“Like any other day I walked back to my room, it was empty like usual because my roommate and I have different schedules, I went inside and grabbed my stuff to get ready for a shower,” said Burnham, 21, a junior criminal justice major from Boston, Mass.

Burnham never once thought that he would have to watch out for his personal items when going out for a quick shower.

“I showered for maybe 15 minutes, came back to my room and I noticed that some stuff went missing,” Burnham said. “I had a video game, a controller, and a book stolen – it was a bit odd, but they were gone.”

Theft on the Norwich University campus has become a bigger a issue this year than in years prior, according to students whose stuff has been taken or have friends who have seen items taken. Interviews reveal the problem of theft in the dorms is a major concern. [Read more…]

Sibling life at Norwich

Identical twins Ashley and Courtney Nau, from Sunrise, Fla., have been inseparable for the past 20 years.

For the two sophomore physics majors, college life hasn’t changed their relationship or living situation from what it was growing up.

“We really didn’t have much of a say last year but we chose to do it this year,” Courtney said. Her sister Ashley added, “When we picked beds it was easy. Courtney said, ‘well I had top bunk as a kid so I guess I’ll take that again.’”

The Naus are able to remain close because they are roommates. “Share a womb together, share a room together,” Ashley joked.

At Norwich University, some students have a special experiences with their roommates – because they are siblings.

In interviews, siblings, both twins and singletons (sisters and brothers), explained their reasons for wanting to live with each other.

The Nau twins chose to because of convenience and closeness. “It’s so easy. We have the same habits and level of cleanliness, so why change?” Courtney said. [Read more…]

LGBT students face struggles in dating

For Erik Rajunas, a 22-year-old from Gloucester, Mass., dating in college can be a little tricky at times.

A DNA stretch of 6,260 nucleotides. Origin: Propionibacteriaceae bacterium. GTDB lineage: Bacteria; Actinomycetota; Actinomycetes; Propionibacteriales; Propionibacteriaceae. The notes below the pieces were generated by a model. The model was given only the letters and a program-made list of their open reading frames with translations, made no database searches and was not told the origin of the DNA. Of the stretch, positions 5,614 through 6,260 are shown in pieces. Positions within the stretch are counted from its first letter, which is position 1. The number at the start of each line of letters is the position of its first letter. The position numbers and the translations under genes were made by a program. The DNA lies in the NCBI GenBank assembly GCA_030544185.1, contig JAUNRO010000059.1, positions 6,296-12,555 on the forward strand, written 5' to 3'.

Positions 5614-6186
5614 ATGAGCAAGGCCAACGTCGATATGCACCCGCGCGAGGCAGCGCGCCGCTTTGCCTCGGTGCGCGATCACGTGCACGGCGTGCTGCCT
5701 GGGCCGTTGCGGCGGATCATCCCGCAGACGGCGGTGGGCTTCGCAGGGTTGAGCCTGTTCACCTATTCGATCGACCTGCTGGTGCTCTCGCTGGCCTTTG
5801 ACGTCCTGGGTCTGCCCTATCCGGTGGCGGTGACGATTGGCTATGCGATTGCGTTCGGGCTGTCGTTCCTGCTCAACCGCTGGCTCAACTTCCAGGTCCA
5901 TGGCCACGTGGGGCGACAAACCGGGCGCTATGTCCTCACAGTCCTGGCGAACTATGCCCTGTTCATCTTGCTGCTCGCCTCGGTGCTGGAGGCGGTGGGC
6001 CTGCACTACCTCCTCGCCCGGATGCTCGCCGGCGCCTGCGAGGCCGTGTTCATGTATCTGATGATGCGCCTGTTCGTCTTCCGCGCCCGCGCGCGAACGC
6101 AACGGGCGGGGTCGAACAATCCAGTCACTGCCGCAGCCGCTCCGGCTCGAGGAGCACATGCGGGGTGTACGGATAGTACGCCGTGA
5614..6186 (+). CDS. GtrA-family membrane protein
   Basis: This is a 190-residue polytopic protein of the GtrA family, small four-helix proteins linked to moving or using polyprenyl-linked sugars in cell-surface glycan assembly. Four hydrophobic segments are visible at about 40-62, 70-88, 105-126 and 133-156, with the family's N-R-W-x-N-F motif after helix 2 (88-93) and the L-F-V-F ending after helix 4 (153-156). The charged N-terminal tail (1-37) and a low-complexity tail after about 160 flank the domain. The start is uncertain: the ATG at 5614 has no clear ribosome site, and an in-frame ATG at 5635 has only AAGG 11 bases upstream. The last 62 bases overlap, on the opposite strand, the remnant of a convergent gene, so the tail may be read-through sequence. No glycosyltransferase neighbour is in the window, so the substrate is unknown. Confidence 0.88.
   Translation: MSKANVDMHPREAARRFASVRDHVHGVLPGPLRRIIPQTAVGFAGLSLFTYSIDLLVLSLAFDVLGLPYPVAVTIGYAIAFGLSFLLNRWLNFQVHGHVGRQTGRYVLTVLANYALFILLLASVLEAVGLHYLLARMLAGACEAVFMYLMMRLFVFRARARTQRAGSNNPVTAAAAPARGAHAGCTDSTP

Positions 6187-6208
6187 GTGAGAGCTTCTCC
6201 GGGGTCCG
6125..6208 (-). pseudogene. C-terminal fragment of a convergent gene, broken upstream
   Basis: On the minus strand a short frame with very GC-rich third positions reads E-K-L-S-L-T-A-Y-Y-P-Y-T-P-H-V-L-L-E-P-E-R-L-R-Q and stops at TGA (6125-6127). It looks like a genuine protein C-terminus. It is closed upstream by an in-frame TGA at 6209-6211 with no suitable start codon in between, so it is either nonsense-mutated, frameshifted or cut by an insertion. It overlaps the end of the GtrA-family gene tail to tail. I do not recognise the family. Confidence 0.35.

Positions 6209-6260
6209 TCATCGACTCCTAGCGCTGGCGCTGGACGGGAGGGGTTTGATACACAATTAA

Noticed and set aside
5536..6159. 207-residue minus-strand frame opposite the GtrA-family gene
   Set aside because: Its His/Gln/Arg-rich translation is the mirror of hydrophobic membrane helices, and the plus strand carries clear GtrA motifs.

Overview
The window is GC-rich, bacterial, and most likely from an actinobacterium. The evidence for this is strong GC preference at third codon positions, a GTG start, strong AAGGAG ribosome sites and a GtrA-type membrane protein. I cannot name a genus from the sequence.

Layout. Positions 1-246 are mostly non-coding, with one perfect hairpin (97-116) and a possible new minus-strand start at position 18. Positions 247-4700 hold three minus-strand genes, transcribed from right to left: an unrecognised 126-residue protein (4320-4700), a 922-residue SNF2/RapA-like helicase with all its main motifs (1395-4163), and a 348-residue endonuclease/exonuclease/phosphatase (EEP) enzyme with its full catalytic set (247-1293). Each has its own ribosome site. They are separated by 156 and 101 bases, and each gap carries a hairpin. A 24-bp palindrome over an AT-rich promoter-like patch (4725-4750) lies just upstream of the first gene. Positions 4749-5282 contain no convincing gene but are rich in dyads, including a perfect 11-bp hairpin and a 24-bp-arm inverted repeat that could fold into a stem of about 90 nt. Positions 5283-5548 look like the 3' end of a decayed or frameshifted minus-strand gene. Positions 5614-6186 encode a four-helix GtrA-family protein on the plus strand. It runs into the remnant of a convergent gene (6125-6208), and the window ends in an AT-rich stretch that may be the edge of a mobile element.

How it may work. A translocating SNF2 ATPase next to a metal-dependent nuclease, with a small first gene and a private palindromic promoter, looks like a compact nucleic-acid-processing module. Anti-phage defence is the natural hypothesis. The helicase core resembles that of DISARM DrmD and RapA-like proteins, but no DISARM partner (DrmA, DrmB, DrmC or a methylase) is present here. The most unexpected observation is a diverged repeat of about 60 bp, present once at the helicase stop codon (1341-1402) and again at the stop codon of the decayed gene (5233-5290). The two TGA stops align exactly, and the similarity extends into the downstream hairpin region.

“Sometimes you don’t even want to date people because you’re afraid that if it doesn’t go well people will talk. It’s a really small school,” he said.

There is also another challenge when it comes to dating, and it isn’t the fact that there isn’t a large population of females on campus.

“It’s a predominantly male school but that doesn’t mean everyone is available. Most people tend to identify as straight, so it’s tough because there is a small gay population here and there’s not a lot of options,” Rajunas said.

At Norwich University, students who are part of the Lesbian Gay Bisexual and Transgender (LGBT) community have different experiences trying to find someone to date.

The LBGT students explained their sexuality so that those who are heterosexual might understand it.

“I’ve always known I was attracted to men, and it’s not even sexual it’s more that I’ve always just enjoyed the company of a man and could see myself living with another guy,” Rajunas said.

Caleb Valcin, a 20-year-old sophomore nursing major from Miami, Fla., explained that being gay feels “right” to him because he “like[s] the way being around a guy in a more intimate and loving way feels. It’s hard to explain but it just feels right, “ he said. [Read more…]